Is your organisation in the dark when it comes to the quality and compliance status of your computer systems and computer system vendors?
At ADAMAS, we’re in the privileged position of working alongside a wide range of sponsor organisations, CROs and computer system suppliers.
In the 12 months leading up to January 2019, we identified Major observations relating to computer compliance in all these organisations, ranging from lack of compliance with 21CFR11 to significant issues with data integrity, validation testing and change control.
We also noticed a trend towards the use of lesser-known, niche providers of electronic Case Report Form (eCRF), Clinical Trial Management Systems (CTMS) and Interactive Response Technology (IRT) systems, many of whom started developing their software and systems when validation requirements were less prescriptive, and who have relatively unsophisticated system development life cycle (SDLC) quality management.
Worryingly, only one organisation that we audited had implemented any steps to evaluate whether the data they were hosting was safe from access by unauthorised third parties.
With huge organisations such as the UK National Health Service (NHS)1 and Uber2 in the news recently for major IT security issues, my view is that it’s only a matter of time before our industry begins to be similarly affected. This view is shared by Ciaran Martin, CEO of the UK National Cyber Security Centre3.
In fact, it may be that such breaches have already taken place. As the recent cases with Uber and Facebook4 show, companies that have suffered IT security breaches are not always transparent for fear of reputational damage – and there is evidence to suggest that up to 75% of data breaches may go unreported5.
Vendor Qualification Audits are common practice in our industry, but are rarely focused sufficiently on computer system compliance (CSC) and IT security. They’re often performed by generalist auditors, and there is only limited time to evaluate a significant number of frequently complex aspects of the service provider’s activities.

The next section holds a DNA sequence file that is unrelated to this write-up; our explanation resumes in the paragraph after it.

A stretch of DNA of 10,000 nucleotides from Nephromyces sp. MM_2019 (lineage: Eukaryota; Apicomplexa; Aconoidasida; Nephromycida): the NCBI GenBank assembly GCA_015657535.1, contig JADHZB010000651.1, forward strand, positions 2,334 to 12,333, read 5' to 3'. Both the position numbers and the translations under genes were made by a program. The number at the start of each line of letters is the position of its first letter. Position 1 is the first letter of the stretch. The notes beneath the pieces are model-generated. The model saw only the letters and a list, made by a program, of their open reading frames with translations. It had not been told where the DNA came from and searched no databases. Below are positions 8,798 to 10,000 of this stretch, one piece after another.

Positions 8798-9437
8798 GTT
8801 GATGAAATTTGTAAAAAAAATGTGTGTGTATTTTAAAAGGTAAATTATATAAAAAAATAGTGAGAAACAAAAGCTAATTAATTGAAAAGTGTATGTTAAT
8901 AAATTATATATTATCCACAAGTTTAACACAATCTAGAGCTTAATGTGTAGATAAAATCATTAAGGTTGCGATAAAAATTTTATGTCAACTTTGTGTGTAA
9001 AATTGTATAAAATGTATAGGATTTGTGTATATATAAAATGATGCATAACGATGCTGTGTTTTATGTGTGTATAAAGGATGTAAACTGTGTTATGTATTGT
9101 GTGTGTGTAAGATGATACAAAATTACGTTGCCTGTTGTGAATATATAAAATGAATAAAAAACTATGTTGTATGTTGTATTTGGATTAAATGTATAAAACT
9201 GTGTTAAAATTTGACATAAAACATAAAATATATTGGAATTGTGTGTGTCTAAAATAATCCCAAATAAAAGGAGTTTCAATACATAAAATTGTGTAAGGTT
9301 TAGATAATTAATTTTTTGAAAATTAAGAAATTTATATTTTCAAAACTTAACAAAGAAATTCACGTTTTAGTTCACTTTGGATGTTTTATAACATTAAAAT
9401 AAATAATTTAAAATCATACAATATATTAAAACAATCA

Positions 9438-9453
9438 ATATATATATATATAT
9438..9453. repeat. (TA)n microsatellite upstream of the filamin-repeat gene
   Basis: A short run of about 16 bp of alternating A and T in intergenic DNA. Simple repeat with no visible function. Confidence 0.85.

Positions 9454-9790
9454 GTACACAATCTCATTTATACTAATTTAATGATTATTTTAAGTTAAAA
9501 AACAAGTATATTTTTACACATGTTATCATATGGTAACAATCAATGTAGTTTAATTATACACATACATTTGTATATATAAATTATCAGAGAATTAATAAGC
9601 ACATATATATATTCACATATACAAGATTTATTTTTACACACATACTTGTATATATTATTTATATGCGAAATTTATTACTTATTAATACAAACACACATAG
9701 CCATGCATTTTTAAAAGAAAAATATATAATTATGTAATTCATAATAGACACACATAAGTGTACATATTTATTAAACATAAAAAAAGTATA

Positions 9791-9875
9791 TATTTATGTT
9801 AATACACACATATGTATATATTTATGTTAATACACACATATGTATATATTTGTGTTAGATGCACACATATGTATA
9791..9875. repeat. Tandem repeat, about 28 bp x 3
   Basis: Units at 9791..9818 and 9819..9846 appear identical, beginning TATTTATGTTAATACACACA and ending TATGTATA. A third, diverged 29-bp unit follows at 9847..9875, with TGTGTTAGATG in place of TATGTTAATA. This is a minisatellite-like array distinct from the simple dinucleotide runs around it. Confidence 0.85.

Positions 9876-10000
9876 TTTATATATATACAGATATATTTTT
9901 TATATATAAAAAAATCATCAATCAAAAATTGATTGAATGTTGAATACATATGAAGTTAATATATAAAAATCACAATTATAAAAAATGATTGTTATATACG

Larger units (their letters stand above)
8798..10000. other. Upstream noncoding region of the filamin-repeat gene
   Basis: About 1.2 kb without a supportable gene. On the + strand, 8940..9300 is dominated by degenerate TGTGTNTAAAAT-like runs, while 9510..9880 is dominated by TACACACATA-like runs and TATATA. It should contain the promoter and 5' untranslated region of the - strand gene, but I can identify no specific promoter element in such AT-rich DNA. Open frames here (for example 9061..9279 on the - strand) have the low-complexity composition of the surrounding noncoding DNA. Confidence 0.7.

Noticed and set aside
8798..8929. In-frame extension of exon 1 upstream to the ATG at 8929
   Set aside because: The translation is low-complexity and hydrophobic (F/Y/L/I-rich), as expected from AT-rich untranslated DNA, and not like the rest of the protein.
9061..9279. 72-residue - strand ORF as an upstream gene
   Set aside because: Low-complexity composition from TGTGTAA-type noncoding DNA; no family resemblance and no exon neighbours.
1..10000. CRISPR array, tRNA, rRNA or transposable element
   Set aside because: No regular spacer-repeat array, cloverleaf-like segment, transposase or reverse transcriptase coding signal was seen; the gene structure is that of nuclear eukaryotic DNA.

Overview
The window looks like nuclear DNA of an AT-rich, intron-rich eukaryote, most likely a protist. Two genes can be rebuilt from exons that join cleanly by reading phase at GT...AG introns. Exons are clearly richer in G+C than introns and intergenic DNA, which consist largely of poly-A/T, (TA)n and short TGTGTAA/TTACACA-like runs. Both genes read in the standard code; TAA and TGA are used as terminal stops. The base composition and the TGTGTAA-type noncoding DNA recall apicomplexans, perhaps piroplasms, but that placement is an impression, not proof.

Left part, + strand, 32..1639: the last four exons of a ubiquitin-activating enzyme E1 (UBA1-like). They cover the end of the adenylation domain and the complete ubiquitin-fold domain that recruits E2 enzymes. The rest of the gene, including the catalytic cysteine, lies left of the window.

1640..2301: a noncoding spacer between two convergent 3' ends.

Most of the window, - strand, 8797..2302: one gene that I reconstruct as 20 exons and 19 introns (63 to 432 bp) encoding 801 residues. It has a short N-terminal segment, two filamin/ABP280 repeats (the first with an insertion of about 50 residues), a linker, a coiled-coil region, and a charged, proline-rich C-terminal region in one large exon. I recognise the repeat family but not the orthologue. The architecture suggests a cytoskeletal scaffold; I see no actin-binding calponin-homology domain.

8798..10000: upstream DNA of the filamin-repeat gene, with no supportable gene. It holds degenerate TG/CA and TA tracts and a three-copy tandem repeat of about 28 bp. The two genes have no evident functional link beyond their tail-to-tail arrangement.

Although well-intentioned, many such audits focus only on outdated aspects of physical security and basic logical security. Procedures and standards for these have been well-established in most cases for many years, and may overlook deficiencies in newer areas of concern. This includes penetration testing, encryption practices and network and application security weakness that malicious third parties are likely to be able to exploit.
As such, these kinds of audits cannot be relied upon to provide a sufficient level of assurance for all aspects of CSC.
Where IT activities are key to successful quality operations (as they usually are nowadays), a more focused investigation of these is warranted.
It’s unquestionably time to ask ourselves whether our systems are sufficiently validated, the extent to which our data is robust and secure, and if our organisations could stand the adverse publicity (and possibly regulatory censure) of a data-security breach should one occur – then, of course, what we can do to address any shortcomings.
For further advice on this or any other concerns relating to CSC, or for details of how ADAMAS’s CSC experts can help, please contact Matt Barthel at firstname.lastname@example.org or on +44 191 3082668.
- 1 http://www.bbc.co.uk/news/technology-41753022
- 2 http://www.bbc.co.uk/news/technology-42075306
- 3 https://www.theguardian.com/world/2018/jan/23/tuesday-briefing-major-cyber-attack-is-inevitable-warns-security-chief
- 4 https://www.reuters.com/article/net-us-facebook-security/facebook-admits-year-long-data-breach-exposed-6-million-users-idUSBRE95K18Y20130621
- 5 https://www.cso.com.au/article/595298/most-cybersecurity-breaches-go-unreported-uninsured-despite-executive-concern-barclays/